Vemurafenib is orally administered as tablets, each tablet contains 240 mg of active compound - dosing is 960 mg twice daily (equivalent to 3920 umol). The bioavailability of vemurafenib has not been determined. Following oral administration of vemurafenib at 960 mg twice daily for 15 days to patients with metastatic melanoma, the median Tmax was approximately 3 hours. Vemurafenib is a moderate CYP1A2 inhibitor, a weak CYP2D6 inhibitor and is a CYP3A4 inducer, it is highly bound to serum albumin and alpha-1 acid glycoprotein (> 99% ppb). In treated patient populations the apparent volume of distribution is 106 L, the clearance is 31 L/day and the median half life is 57 hours. It is largely excreted in feces (94% of dose).
Vemurafenib is also notable in being arguably the first drug discovered and optimised using fragment soaking methods for initial lead discovery. Vemurafenib was discovered in the labs of Plexxikon.
Full US Prescribing information is here
Zelboraf is marketed by Hoffmann-La Roche Inc.
Sunday, 21 August 2011
Brentuximab vedotin's molecular (for the antibody component of the ADC, Brentuximab) target is CD30 (Uniprot: P28908; canSAR ; PFAM: PF00020), which is expressed on activated T- and B-cells, and also is an established tumour marker. Endogenous CD30 ligands include TRAF1, TRAF2, TRAF3 and TRAF5. CD30 is a transmembrane protein, 577 amino acid long, containing three related copies of the TNFR_c6 domain (PFAM:PF00020). The structure of TRAF2 complexed to part of CD30 is known (see PDBe:1d01)
The antibody component Brentuximab binds to CD30 expressing cells, the the complex is then internalised, and the cytotoxic agent Monomethyl auristatin E (MMAE) which blocks cell division by preventing tubulin polymerisation. Auristatin is a marine natural product peptide derivative. There are approximately 4 copies of MMAE coupled to each antibody, and MMAE is linked through a protease activatable linker. The total molecular weight of Brentuximab vedotin is ca. 153 kDa. Brentuximab can therefore be considered to have two targets (CD30 and tubulin), and also to be a prodrug.
Brentuxumab vedotin is the second US approved antibody drug conjugate - the first being gemtuzumab ozagamicin (Mylotarg) which was approved in 2001, but subsequently withdrawn from the market. A significant number of ADCs are currently in clinical development.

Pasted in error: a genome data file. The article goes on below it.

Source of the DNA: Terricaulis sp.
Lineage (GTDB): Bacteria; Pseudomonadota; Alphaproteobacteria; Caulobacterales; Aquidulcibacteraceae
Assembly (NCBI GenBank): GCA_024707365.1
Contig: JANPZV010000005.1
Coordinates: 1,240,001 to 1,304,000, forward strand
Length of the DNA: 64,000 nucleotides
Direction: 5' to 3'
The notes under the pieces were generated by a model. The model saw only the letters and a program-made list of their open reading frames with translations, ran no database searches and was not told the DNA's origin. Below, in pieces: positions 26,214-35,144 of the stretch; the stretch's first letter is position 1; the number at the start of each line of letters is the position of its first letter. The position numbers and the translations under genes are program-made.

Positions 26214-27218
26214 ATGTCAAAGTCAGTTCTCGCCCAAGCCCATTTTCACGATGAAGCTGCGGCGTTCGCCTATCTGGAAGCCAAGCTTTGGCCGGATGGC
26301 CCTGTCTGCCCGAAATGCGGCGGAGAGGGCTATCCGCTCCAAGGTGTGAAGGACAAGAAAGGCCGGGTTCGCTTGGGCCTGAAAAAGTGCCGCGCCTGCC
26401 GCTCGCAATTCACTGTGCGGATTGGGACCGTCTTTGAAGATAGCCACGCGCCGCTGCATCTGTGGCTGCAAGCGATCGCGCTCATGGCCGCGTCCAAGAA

Brentuximab is a human antibody. The antibody portion of Brentuximab vedotin has the sequence of two copies of:
>Brentuximab vedotin - heavy chain QIQLQQSGPEVVKPGASVKISCKASGYTFTDYYITWVKQKPGQGLEWIGWIYPGSGNTKY NEKFKGKATLTVDTSSSTAFMQLSSLTSEDTAVYFCANYGNYWFAYWGQGTQVTVSAAST KGPSVFPLAPSSKSTSGGTAALGCLVKDYFPEPVTVSWNSGALTSGVHTFPAVLQSSGLY SLSSVVTVPSSSLGTQTYICNVNHKPSNTKVDKKVEPKSCDKTHTCPPCPAPELLGGPSV FLFPPKPKDTLMISRTPEVTCVVVDVSHEDPEVKFNWYVDGVEVHNAKTKPREEQYNSTY RVVSVLTVLHQDWLNGKEYKCKVSNKALPAPIEKTISKAKGQPREPQVYTLPPSRDELTK NQVSLTCLVKGFYPSDIAVEWESNGQPENNYKTTPPVLDSDGSFFLYSKLTVDKSRWQQG NVFSCSVMHEALHNHYTQKSLSLSPG >Brentuximab vedotin - light chain DIVLTQSPASLAVSLGQRATISCKASQSVDFDGDSYMNWYQQKPGQPPKVLIYAASNLES GIPARFSGSGSGTDFTLNIHPVEEEDAATYYCQQSNEDPWTFGGGTKLEIKRTVAAPSVF IFPPSDEQLKSGTASVVCLLNNFYPREAKVQWKVDNALQSGNSQESVTEQDSKDSTYSLS STLTLSKADYEKHKVYACEVTHQGLSSPVTKSFNRGEC
The linker-MMAE has the following structure:
Brentuximab is administered intravenously, and the recommended dose is 1.8 mg/kg administered over 30 minutes every 3 weeks for a maximum of sixteen cycles doses. The terminal half-life (t1/2) is 4 to 6 days.
Thursday, 11 August 2011
|Drug Type||Drug Class||Target|
|glycerol phenylbutyrate||HPN-100||synthetic small molecule prodrug||therapeutic||n/a|
|orteronel||TAK-700||synthetic small molecule drug||therapeutic||steroid 17-alpha hydroxylase/17,20 lyase|
|plazomicin||ACHN-490||natural product-derived drug||therapeutic||30S ribosome|
|radavirsen||AVI-7100||oligonucleotide derived||therapeutic||Influenza virus|
|rasagiline||TV-1030||synthetic small molecule||therapeutic||MAO-B|
|setrobuvir||ANA-598||synthetic small molecule||therapeutic||HCV polymerase|
|sutezolid||PNU-100480, PF-02341272||synthetic small molecule||therapeutic||50S ribosome|
|tozadenant||SYN-115, RO-4494351||synthetic small molecule||therapeutic||A2a receptor|
|trelagliptin||SYR-472||synthetic small molecule||therapeutic||DPP-4|
|umeclidinium, umeclidinium bromide||GSK-573719,||synthetic small molecule||therapeutic||muscarinic receptors|
Wednesday, 10 August 2011